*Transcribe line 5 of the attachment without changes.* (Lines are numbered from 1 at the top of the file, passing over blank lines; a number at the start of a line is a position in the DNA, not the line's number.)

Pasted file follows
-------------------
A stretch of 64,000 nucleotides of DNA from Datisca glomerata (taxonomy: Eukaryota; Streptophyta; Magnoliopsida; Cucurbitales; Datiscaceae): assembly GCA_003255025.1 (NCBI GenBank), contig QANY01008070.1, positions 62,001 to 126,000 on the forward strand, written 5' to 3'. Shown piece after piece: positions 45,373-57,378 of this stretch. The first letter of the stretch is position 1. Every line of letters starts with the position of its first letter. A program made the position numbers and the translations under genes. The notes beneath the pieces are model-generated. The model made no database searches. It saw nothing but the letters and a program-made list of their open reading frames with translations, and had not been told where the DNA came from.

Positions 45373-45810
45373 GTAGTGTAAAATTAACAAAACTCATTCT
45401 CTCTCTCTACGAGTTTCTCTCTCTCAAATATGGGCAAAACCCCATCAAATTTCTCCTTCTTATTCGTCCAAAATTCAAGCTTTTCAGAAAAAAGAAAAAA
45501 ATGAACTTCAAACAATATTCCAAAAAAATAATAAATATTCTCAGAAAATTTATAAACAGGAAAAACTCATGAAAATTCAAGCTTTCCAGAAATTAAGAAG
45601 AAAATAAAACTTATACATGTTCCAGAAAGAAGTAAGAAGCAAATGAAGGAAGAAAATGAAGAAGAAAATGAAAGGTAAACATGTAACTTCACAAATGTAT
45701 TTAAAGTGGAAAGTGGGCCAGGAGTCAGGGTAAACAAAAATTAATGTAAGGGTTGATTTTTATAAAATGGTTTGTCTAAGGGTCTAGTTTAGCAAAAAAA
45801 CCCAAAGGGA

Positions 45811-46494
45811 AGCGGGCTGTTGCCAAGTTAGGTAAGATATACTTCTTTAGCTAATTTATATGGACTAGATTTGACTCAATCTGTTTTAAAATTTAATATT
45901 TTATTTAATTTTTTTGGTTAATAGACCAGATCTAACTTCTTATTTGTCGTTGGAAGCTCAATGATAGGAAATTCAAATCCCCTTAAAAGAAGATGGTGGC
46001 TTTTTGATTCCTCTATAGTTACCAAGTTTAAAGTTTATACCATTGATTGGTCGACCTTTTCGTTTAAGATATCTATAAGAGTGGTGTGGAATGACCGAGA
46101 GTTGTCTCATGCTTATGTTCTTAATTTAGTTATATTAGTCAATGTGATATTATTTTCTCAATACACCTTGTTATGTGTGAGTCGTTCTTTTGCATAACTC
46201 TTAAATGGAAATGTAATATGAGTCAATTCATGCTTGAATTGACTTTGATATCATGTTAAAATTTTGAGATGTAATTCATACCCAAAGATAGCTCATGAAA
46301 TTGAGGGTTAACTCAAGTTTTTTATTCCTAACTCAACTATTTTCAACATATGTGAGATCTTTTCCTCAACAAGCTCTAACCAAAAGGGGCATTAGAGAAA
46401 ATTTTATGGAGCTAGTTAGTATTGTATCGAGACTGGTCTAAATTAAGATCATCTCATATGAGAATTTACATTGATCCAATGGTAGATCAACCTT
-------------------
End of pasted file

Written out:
45501 ATGAACTTCAAACAATATTCCAAAAAAATAATAAATATTCTCAGAAAATTTATAAACAGGAAAAACTCATGAAAATTCAAGCTTTCCAGAAATTAAGAAG